-Identify vulnerabilities to climate change by sector and regions, including, at a minimum, the following sectors: water, energy, transportation, public health, agriculture, emergency services, forestry, biodiversity and habitat, and ocean and coastal resources;
-Outline primary risks to residents, property, communities and natural systems from these vulnerabilities, and identify priority actions needed to reduce these risks; and
-Identify a lead agency or group of agencies to lead adaptation efforts in each sector.

5.Each sector lead will be responsible to:
-Prepare an implementation plan by September 2015 to outline the actions that will be taken as identified in Safeguarding California, and
-Report back to the California Natural Resources Agency by June 2016 on actions taken.

6.State agencies shall take climate change into account in their planning and investment decisions, and employ full life-cycle cost accounting to evaluate and compare infrastructure investments and alternatives.

7.State agencies' planning and investment shall be guided by the following principles
-Priority should be given to actions that both build climate preparedness and reduce greenhouse gas emissions;
-Where possible, flexible and adaptive approaches should be taken to prepare for uncertain climate impacts;
-Actions should protect the state's most vulnerable populations; and
-Natural infrastructure solutions should be prioritized.

8.The state's Five-Year Infrastructure Plan will take current and future climate change impacts into account in all infrastructure projects

9.The Governor's Office of Planning and Research will establish a technical, advisory group to help state agencies incorporate climate change impacts into planning and investment decisions.

10.The state will continue its rigorous climate change research program focused on understanding the impacts of climate change and how best to prepare and adapt to such impacts.
This Executive Order is not intended to create, and does not, create any rights or benefits, whether substantive or procedural, enforceable at law or in equity, against the State of California, its agencies, departments, entities, officers, employees, or any other person.

"This is a bold ambitious action on the part of the Governor, but it is also is a critical step for the state of California because the science and data shows that we need to steeply reduce our carbon emissions in order to protect our quality of life." said Nicole Capretz, spokeperson for Climate Action Campaign in this KPBS interview in San Diego.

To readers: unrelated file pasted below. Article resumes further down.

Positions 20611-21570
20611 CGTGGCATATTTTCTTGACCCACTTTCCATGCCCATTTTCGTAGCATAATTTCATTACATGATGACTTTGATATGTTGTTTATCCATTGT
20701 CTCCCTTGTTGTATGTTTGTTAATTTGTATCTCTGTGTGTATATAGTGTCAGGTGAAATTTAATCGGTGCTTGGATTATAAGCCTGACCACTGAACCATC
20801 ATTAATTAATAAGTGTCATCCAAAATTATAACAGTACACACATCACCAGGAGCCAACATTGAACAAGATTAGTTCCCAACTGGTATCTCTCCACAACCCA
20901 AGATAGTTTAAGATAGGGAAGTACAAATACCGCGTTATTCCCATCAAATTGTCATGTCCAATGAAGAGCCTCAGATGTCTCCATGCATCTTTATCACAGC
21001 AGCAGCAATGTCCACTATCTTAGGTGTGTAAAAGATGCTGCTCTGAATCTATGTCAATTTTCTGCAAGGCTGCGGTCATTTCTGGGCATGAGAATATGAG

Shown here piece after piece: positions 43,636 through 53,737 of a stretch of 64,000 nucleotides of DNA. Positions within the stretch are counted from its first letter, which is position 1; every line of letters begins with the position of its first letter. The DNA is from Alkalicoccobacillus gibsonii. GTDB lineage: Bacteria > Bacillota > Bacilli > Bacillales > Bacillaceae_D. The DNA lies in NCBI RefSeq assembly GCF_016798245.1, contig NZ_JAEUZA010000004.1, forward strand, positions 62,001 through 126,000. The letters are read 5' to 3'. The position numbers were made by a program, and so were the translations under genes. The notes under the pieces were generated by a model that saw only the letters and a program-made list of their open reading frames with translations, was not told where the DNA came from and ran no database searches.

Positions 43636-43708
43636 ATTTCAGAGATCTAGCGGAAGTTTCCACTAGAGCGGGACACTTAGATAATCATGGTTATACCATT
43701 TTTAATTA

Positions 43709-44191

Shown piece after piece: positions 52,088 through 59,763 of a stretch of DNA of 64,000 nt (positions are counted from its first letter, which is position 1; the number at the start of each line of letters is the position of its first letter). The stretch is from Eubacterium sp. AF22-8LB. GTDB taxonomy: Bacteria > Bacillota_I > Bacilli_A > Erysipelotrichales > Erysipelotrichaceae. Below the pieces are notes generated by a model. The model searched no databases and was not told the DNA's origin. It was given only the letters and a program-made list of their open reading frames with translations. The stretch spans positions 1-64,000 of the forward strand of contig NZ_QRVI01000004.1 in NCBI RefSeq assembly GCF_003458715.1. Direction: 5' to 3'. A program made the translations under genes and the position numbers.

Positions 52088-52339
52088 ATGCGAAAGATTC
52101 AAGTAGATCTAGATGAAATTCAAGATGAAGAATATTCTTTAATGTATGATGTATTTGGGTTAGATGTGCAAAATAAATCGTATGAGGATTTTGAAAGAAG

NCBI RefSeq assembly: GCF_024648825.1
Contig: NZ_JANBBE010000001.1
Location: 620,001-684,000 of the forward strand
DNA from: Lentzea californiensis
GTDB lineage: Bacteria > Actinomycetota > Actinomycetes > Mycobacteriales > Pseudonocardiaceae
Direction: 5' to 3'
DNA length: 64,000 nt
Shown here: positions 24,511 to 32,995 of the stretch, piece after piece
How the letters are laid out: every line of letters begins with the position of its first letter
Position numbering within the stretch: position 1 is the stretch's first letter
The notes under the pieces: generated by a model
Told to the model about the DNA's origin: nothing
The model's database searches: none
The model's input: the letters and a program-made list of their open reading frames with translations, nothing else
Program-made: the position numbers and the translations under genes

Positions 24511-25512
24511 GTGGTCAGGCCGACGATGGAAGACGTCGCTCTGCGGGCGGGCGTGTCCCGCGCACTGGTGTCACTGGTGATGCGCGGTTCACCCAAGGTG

UN Climate chief Christiana Figueres made a statement welcoming the announcement:

"California and Governor Brown have clearly understood, internalised and articulated the science of climate change and today have aligned the state to the growing global understanding of the step changes and strategies needed over the coming years and decades,” Figueres said.

"California’s announcement is a realisation and a determination that will gladly resonate with other inspiring actions within the United States and around the globe. It is yet another reason for optimism in advance of the UN climate conference in Paris in December."



Climate change is already driving most Californian native freshwater fish species to extinction. Coastal areas are also expected to be hit hard by sea level rise with climate change.

The climate targets come after California has introduced mandatory water conservation restrictions with much of the state in extreme drought that has gripped the state for four years. "Californians have to get used to a very different world and we are going to have to live very very differently" said Brown in this PBS News Hour interview.



The US southwest occasionally experiences multi-decadal megadroughts. The last two occurred during the 2nd century and the 12th century. While these megadroughts may have been caused by natural climate variation, human driven climate change will increase the frequency of extreme droughts ocurring. I wrote about this possibility back in September 2012: Climate change driving US Drought conditions towards a megadrought?

As Naomi Klein makes clear in this March, 2015 Guardian article everything changes with climate change.